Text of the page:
Yes, done properly (as in within three seconds or less of the bite), popping him can be an effective reprimand. Any longer after that timespan and the pop will do nothing but confuse him. Ideally, if he bites, INSTANTLY pop/squeal, and then put his feet to work and get some sign or respect from him. Either back him up until he is listening/backing willingly, put him on a circle and do some NH lunging (with lots of directional changes) until he's giving you one of the signs or respect/relaxation (inside ear on you, licking/chewing, etc.). What you're telling him is that it is a very bad idea to bite an Alpha horse (you), and that you will push him out of your space and make him work more than he would like to if he tries.
My guy has a tenancy to nip very quickly if he is nervous, it's a very sudden thing and takes less than a second, so it's easier just to try and keep him relaxed in the first place. On the other hand, he also nips me when hes bored. When he does that, he gets a pop on the corner of his mouth.
Sounds like your guy might have just gotten a little exited about trotting. I would have jerked the lead and yelled, then taken a closer hold to his head on the lead rope for better control, and tried again.
I go by the 3 second rule, if I can discipline them within that time frame then do it, otherwise forget it. He didn't do it because he was mad at you. It was probably more of a "I don't want to run anymore and you can't make me" gesture.
One of mine came running at me, bit my arm and knocked me on my butt :lol:By the time I collected myself, it was too late to do much of anything. I still have the scar from that bite. Be glad it wasn't in the face or someplace where a scar would be more noticible.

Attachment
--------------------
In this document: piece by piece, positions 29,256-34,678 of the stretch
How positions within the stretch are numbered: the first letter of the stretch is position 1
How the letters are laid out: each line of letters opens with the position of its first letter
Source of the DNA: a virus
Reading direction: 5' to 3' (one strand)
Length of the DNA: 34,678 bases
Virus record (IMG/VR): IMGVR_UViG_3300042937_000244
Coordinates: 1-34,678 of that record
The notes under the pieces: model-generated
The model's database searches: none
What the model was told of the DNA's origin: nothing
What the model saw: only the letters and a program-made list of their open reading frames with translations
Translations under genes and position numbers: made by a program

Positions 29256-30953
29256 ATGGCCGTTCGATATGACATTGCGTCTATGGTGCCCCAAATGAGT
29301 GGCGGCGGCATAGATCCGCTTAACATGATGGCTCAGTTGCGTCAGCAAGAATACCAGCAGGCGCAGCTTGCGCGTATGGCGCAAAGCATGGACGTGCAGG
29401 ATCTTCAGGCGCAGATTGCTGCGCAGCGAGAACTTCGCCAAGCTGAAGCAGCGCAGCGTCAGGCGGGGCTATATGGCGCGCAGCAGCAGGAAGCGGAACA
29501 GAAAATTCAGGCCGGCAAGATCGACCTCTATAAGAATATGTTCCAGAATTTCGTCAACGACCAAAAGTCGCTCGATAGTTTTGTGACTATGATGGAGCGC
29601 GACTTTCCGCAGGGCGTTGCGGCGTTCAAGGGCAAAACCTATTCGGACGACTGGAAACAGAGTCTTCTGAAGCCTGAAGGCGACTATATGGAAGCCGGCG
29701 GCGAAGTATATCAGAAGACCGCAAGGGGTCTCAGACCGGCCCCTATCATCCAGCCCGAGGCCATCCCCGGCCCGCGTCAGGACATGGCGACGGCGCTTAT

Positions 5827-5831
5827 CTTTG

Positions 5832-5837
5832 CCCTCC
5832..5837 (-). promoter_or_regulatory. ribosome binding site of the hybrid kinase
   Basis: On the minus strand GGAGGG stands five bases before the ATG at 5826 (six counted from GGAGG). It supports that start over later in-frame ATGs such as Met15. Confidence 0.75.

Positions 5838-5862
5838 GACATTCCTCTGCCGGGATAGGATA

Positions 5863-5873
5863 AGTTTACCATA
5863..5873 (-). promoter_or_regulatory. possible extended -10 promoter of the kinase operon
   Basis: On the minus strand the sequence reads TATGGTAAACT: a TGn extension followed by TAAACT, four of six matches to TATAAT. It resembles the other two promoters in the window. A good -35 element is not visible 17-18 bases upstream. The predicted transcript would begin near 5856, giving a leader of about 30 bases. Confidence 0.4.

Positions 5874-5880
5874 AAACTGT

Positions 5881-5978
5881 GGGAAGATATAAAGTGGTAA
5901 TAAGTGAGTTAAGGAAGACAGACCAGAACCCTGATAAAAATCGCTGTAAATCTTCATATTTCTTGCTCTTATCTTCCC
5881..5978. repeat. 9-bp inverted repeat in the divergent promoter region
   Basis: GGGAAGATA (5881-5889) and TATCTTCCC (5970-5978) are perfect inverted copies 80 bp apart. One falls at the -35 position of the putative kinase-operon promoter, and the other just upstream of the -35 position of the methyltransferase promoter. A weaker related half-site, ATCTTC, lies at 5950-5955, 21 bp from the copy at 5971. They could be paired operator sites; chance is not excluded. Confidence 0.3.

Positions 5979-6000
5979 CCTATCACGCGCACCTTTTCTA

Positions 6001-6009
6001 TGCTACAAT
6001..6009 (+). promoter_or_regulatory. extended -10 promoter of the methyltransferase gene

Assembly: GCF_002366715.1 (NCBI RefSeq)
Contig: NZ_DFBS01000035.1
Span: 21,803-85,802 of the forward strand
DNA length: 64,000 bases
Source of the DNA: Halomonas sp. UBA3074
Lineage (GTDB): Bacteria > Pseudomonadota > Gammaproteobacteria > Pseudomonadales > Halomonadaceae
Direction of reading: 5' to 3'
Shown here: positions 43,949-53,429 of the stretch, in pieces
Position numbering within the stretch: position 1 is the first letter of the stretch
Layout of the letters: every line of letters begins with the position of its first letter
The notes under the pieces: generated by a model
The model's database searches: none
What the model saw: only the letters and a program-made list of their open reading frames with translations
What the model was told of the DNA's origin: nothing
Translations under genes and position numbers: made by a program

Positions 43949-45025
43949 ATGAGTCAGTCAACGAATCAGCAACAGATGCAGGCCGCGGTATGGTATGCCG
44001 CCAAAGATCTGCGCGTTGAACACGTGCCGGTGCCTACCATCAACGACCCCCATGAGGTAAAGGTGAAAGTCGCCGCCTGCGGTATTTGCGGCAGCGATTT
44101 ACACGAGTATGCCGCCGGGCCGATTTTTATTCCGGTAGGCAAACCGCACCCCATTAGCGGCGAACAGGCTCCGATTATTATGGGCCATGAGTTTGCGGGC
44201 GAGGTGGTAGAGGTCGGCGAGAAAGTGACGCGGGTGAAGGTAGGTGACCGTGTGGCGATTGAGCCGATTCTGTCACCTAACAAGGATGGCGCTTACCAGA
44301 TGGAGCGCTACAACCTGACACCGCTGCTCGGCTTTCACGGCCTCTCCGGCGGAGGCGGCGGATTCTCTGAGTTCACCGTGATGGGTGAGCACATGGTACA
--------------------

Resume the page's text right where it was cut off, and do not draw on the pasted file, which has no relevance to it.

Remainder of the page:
One of my geldings used to have a biting problem as well. Punching, hitting, or attempting to physically harm the horse doesn't do much good. Horses are big, people are little. I don't know about you, but if a little kid who weighs a 1/10 of my weight came up and punched me, I wouldn't be too alarmed. Too often, the "pop-him-back" technique turns into a dominance game for the horse. And guess who will probably win? The horse.
Instead of trying to hit your horse, make him move. With my gelding, I stood my ground, looked as mad as I possible could, and MADE him back up with my voice while swinging the lead side to side (from his groudwork, he knew this meant back up). After he has backed up so I am out of his reach, I let him stand there and think for awhile. He can't move towards me--he needs to stay where he's at until he has camled down. Then I walk up to him and we do something he is good at, such as turning his hind end away from me with a swinging lead rope. Then I have a reason to praise him for something (no food--pets and vocal praise), and he is my best friend again.
In the horse world, the leader doesn't move unless he has to get his point across. The ears go back, a tense posture is adopted, and the other horse backs off. Just think of yourself as a stubborn broodmare who doesn't allow biting, as a horse trainer once put it. Also, you may want to stop giving treats from your hand--put them in a bucket.